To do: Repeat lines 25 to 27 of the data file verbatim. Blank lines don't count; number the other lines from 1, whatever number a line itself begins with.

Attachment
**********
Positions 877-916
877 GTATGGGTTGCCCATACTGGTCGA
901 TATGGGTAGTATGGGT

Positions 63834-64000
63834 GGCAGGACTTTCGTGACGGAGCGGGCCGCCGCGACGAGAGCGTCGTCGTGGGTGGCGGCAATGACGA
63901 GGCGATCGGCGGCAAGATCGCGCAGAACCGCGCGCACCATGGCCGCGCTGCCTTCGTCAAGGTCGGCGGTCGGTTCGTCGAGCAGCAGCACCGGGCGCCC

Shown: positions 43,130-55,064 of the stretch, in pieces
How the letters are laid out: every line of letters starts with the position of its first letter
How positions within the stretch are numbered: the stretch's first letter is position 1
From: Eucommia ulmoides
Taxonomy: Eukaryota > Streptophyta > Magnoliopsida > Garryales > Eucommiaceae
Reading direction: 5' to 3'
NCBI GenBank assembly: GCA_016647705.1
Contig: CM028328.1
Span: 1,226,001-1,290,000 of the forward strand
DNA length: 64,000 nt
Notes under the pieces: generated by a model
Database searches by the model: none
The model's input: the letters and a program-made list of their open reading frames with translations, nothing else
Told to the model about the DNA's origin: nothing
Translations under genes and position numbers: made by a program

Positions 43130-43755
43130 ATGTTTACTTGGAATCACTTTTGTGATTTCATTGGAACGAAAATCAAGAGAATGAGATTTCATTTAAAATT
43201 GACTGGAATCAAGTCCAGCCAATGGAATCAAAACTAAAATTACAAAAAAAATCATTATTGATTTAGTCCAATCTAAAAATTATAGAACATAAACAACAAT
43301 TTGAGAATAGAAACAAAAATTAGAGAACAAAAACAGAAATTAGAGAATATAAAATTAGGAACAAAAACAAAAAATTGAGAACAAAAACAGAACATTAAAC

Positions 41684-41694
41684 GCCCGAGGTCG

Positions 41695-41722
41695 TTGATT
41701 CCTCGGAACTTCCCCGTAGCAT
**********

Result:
43301 TTGAGAATAGAAACAAAAATTAGAGAACAAAAACAGAAATTAGAGAATATAAAATTAGGAACAAAAACAAAAAATTGAGAACAAAAACAGAACATTAAAC

Positions 41684-41694
41684 GCCCGAGGTCG